Illinois Public Health Datapalooza Winners

Today the State of Illinois announced the winners of the Illinois Public Health Datapalooza Challenge – an Illinois Department of Public Health Challenge designed to highlight the availability and benefit of Open Health Data from government agencies. The challenge was part of a two-day Illinois Public Health Datapalooza event focused on developing and sharing innovative ways to work with open health data in an effort to drive innovation and create better health outcomes in Illinois and in cities and states across the country.

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For the first challenge, The Illinois Department of Public HealthDepartment of Commerce and Economic Opportunity, and the Robert Wood Johnson Foundation are awarding $10,000 to the team that builds the app the provides the best use of health data in solving a problem faced by health care community in Illinois. There is an additional $5,000 being awarded for the runner-up.

For the second challenge, Esri is offering a prize for the best app based on the Esri platform. The winner will get to choose from one of two prizes: a seat at the 2014 Esri Developer Summit, or a seat in an Esri instructor led online class. These prizes are both valued at approximately $1,000. Developers will be able to leverage Esri developer tools, e.g., the JavaScript API for cross-platform deployment, or the device-specific mobile SDKs for iOS and Android. 

The guidelines for the challenge were:

  • The deadline for the challenge is November 30th.
  • Entries must use health data either from a city, state, or federal source such as healthdata.gov.
  • Web apps don’t necessarily have to be complete.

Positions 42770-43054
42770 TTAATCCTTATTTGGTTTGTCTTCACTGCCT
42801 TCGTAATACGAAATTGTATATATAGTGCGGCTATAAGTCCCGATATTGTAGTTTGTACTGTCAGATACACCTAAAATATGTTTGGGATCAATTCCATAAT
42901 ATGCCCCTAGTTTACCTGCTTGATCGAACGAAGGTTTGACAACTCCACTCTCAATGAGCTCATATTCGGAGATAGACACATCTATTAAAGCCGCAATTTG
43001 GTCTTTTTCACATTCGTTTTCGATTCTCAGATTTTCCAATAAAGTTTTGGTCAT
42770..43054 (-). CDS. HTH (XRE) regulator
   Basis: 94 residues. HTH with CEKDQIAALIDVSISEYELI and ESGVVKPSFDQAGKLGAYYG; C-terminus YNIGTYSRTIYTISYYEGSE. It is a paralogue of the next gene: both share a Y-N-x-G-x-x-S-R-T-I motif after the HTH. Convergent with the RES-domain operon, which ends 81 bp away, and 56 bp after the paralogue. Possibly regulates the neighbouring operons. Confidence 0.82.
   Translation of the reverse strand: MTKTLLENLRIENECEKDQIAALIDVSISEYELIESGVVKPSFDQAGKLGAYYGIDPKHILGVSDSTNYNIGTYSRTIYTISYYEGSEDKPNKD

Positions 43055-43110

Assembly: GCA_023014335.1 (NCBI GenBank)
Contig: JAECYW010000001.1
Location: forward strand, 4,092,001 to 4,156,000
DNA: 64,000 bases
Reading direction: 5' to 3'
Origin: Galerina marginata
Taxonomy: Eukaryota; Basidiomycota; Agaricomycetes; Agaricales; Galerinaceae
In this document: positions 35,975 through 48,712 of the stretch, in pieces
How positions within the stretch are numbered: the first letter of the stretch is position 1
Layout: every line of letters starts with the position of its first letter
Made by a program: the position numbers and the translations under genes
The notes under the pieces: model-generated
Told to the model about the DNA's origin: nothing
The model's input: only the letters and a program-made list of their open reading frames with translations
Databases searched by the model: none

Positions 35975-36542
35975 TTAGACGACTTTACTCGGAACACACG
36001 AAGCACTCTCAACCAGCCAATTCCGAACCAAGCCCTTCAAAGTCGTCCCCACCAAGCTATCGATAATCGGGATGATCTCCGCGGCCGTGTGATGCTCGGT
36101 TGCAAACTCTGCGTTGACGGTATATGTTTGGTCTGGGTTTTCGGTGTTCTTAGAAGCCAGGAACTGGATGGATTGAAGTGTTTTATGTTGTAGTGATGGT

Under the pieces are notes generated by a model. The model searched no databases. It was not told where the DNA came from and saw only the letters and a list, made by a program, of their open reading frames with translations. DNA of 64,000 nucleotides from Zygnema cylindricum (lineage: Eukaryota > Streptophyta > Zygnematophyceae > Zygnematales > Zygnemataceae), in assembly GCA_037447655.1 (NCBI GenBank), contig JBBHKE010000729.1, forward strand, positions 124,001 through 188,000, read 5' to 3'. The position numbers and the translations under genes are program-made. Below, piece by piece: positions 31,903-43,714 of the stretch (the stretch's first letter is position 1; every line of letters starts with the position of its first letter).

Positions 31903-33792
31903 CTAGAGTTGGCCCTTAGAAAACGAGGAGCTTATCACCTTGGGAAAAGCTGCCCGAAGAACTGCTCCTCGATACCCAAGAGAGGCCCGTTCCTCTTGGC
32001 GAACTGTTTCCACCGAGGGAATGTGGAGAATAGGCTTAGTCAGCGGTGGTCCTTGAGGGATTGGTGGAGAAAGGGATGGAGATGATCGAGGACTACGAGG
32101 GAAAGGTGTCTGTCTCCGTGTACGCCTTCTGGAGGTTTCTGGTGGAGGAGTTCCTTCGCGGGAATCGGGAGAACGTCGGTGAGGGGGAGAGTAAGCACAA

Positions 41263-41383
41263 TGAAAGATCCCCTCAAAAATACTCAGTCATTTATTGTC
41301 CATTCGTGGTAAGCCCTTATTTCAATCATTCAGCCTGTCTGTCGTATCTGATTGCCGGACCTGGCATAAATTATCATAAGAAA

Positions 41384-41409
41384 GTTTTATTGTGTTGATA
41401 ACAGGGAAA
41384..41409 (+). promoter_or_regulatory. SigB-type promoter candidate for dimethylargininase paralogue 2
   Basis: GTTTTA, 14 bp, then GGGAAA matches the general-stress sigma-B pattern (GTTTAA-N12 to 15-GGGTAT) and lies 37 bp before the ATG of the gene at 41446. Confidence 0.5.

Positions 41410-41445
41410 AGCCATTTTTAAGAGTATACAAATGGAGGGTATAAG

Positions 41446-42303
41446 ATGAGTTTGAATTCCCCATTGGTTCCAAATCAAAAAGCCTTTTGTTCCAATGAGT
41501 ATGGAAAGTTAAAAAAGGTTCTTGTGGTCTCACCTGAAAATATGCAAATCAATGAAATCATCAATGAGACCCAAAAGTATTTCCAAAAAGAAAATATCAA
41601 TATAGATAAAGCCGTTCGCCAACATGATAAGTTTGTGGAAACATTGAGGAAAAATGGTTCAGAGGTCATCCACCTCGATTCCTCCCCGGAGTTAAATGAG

• Apps that have a better chance of becoming a real product used by healthcare practitioners or residents will be judged more highly.

The main challenge was judged by the Director of the Illinois Department of Public Health Dr. LaMar Hasbrouck, Health Data Consortium CEO Dwayne Spradlin, and Andrew Moyer who serves as Chief of Staff at the Department of Commerce and Economic Opportunity. The ESRI Challenge was judged by officials from ESRI.

2nd Place: The Illinois Teen Pregnancy and STI Hot Spot Detector

Teenpregnancystihotspot

About the app: The Illinois Teen Pregnancy and STI Hot Spot Detector helps healthcare practitioners and administrators determine where sexually transmitted infections and teen pregnancies are most prevalent in Illinois’ 102 counties. Each map in this detector has also been outfitted with location markers where county residents can go for low cost or free treatment for these featured sex related issues.

Data sets used by the app: 

IDPH 2008-2012 STD Illinois By County Gonorrhea
IDPH 2008-2012 STD Illinois By County Early Syphilis
IDPH 2008-2012 STD Illinois By County Chlamydia
IDPH Births to Teen Mothers, by County, by Age, 2008-2009
Condom Distribution Sites
STI Specialty Clinics
IDPH Pregnancy Termination Center

1st Place: Healthnear.me

healthnearme

About this app: HealthNear.Me is a simple tool for residents to find public health providers near them.

HealthNear.me aggregates nine types of public health providers in one place and makes them searchable, either by this website, which is built to work on smart phones, tablets, and old fashioned desktop computers, or via any phone that can send and receive text messages.

Data used:

IDPH Hospital Directory
Community Service Centers
Condom Distribution Sites
Cooling Centers
Licensed Substance Abuse Providers
Mental Health Clinics
Senior Centers
STI Specialty Clinic
Warming Centers
WIC Clinics

ESRI Challenge Winner: Measles in Illinois, Then and Now

Measles

About this app: This interactive map application visualizes the historic impact of measles with historic US Census open data of school-aged children and historic measles data archived by Project Typho.  Contemporary measles vaccination data for Illinois schools, US Census 2010 open data of school-aged children and measles data from the US Centers for Disease Control map current factors.

Data used: 

This web application utilizes open data from State, Federal and Academic sources to look at measles then and now. Data utilized include: Census, CDC, State of Illinois, and the University of Pittsburgh’s Project Tycho historical data.

More information about IDPH

For more information about the Illinois Department of Public Health’s efforts to release open data on public health on their homepage.